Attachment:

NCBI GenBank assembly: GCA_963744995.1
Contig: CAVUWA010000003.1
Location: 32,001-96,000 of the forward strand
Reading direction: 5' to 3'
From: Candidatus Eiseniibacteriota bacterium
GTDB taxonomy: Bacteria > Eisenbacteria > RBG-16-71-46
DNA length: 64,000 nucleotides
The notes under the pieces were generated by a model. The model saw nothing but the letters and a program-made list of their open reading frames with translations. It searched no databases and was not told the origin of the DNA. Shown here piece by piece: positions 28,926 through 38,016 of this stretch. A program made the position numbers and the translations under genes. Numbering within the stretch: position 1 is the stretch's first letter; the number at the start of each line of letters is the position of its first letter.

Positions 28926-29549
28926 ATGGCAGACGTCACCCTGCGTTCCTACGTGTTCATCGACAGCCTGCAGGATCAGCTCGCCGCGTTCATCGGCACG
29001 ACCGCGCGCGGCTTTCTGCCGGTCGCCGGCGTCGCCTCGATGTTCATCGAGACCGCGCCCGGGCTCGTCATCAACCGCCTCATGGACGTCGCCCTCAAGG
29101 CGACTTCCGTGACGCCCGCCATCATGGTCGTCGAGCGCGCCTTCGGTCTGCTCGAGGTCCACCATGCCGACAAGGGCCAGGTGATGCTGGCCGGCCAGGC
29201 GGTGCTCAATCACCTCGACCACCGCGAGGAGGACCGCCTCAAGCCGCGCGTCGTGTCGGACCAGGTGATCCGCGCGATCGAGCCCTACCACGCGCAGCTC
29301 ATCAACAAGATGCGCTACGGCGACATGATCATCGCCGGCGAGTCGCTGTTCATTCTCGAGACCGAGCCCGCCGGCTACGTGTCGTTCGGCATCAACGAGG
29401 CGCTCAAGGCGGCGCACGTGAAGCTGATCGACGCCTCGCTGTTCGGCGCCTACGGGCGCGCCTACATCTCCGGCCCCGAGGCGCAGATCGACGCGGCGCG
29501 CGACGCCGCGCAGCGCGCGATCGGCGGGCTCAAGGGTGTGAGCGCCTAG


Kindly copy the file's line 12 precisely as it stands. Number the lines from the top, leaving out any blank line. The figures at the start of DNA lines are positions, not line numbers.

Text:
29101 CGACTTCCGTGACGCCCGCCATCATGGTCGTCGAGCGCGCCTTCGGTCTGCTCGAGGTCCACCATGCCGACAAGGGCCAGGTGATGCTGGCCGGCCAGGC